So why do we forget to really SEE the world around us when we’re not on vacation? No two days are exactly alike if you’re paying attention. And if you want to experience new things, you have to be open to them.
What it all boils down to is practicing mindfulness. Staying present and paying attention. Easier said than done.
But even if you try to drop all the mental noise for five minutes a day and look around it could help. Then maybe you could go 10. 15. You know where I’m going.
Just try to be more like Buddha for a couple of minutes a day. I wonder where HE went on vacation?
Pillar #3: Keep Going. Keep Flowing.
In my home environment, I am a notorious control freak. Yep, I like to run a tight ship. But not Vacation Sherry. She knows there are things in life that are out of her hands and accepts it. Not only that, she makes the best of it.
When caught on top of a mountain in a storm of biblical proportions, she didn’t complain. She just jumped in and tried to save the fire with the rest of her fellow campers.
When her taxi broke down in the middle of nowhere in Mexico, she started laughing. Then Vacation Chrissy started laughing. Then the cabbie started laughing. My vacation self has a strange sense of humor. But it’s better than crying.
Detour on a road trip? No problem. She likes the scenic route.
When you’re on vacation, everything seems like an adventure, so why get annoyed? And while it may be hard to see life’s surprises and inconveniences as an invitation to something different and exciting, I’ve got to try.
Otherwise, Vacation Sherry may disappear off the map.
The next time I get annoyed at everyday life, I’m going to try the laughing Buddha exercise.
It’s literally just forcing yourself to laugh. Which generally turns into real laughter, loosens you up and helps put things in perspective.
It’s also good for your health.
Pillar #4: Remember the Adventure is Over Soon.
If there’s one thing that Vacation Sherry is highly aware of, it’s that her time is limited. In 10 days to 2 weeks, the adventure is over.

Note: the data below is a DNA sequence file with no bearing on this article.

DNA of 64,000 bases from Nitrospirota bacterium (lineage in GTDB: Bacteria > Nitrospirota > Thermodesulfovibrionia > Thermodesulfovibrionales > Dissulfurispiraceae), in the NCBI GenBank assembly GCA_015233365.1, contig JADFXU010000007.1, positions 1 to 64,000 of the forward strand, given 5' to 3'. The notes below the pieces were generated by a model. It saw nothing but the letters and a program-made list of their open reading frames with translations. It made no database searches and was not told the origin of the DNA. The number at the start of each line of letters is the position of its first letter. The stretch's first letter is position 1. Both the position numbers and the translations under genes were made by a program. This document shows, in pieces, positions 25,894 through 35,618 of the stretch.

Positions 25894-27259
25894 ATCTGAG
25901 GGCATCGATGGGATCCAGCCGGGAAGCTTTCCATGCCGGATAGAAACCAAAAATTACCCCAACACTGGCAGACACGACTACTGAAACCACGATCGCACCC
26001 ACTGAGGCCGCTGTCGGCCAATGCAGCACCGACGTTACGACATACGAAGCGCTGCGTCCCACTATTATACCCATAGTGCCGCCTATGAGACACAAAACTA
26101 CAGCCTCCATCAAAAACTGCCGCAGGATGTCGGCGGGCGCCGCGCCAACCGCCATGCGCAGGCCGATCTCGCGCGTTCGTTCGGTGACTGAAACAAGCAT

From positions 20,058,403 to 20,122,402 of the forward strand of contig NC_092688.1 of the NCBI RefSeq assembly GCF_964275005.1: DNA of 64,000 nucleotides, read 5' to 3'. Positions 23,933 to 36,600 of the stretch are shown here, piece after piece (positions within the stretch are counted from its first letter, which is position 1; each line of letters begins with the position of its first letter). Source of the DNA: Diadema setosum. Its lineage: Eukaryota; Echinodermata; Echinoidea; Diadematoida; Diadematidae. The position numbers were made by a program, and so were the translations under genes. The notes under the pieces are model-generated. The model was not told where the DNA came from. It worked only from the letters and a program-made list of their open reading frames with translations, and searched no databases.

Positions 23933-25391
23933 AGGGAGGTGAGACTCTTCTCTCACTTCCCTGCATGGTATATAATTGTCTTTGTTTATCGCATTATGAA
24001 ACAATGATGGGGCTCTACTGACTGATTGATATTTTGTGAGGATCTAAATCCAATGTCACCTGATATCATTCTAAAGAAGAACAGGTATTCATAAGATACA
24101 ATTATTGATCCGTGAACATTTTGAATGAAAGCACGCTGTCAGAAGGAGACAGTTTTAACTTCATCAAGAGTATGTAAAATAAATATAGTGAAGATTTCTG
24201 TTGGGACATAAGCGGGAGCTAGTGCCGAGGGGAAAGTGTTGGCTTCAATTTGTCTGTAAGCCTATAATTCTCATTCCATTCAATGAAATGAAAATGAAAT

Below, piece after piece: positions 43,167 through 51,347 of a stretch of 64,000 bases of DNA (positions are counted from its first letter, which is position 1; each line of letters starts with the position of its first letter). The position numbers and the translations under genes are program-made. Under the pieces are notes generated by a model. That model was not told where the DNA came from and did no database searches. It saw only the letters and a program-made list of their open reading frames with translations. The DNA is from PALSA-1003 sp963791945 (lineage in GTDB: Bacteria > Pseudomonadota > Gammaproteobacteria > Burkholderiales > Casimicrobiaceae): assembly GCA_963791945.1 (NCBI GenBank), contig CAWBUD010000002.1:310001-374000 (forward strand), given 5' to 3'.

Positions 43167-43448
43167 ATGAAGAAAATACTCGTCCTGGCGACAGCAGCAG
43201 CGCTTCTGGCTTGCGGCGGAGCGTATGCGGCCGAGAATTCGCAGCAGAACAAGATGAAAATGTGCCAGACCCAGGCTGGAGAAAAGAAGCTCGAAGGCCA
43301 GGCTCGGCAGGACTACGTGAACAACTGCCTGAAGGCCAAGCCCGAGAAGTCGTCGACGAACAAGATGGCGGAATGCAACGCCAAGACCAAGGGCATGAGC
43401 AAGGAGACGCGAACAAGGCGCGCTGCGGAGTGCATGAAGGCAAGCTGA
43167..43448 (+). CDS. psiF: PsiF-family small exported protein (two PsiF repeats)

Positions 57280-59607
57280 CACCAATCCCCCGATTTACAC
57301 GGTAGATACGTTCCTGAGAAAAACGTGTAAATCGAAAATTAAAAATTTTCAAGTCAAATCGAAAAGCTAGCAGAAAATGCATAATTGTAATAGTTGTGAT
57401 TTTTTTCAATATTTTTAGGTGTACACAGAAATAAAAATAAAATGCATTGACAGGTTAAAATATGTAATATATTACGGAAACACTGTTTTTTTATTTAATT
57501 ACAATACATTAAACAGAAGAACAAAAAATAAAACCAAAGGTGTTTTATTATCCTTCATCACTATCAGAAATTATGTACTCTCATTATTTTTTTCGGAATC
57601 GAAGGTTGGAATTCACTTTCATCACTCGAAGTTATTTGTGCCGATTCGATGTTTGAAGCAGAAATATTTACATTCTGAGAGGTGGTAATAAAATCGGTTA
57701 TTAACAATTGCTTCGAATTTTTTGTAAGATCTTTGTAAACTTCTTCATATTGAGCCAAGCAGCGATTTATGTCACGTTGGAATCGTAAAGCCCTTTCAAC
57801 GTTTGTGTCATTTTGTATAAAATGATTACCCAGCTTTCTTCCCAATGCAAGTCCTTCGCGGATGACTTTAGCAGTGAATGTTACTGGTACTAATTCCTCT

On vacation, there’s no putting things off. You’re going to see that castle today because tomorrow you’re in another country.
Yes, you take the ride down the rapids right now because on Monday you’ll be surfing the internet at your desk job.
None of us like to face it, but our time on this planet is FINITE. I’m not trying to be dark or depressing here. But the fact is, nobody really lives life to the fullest unless they accept the fact that it doesn’t last forever.
This is really the pillar that wraps it all up. It’s why our vacation selves are often ballsier, more mindful, and more easy-going. It’s also why my vacation self smiles more, talks to strangers and sometimes acts like a kid.
If you’re only going to exercise one of the pillars, this is it.
This is one of the more challenging/scary exercises, but it’s worth it. Just sit down once every month or two with a notebook. Now write down 5 things you would like to do or be if you knew your adventure was over in a couple of weeks.
You might be surprised at what comes up.
Happy 2020. Let’s All Stay On Vacation.
Well, friends, I hope you find my Tao of The Vacation Self a little bit helpful. We’ve got another 52 weeks ahead of us soon. And probably only about 10 days of actual free time.
I know I’m going to try my hardest to keep Vacation Sherry out and about instead of packed away waiting for my next trip.
I wish you and your vacation selves the happiest of New Years. May you enjoy life and never part paths. After all, you’re so much cooler together. Let’s try to make it a 365-day adventure!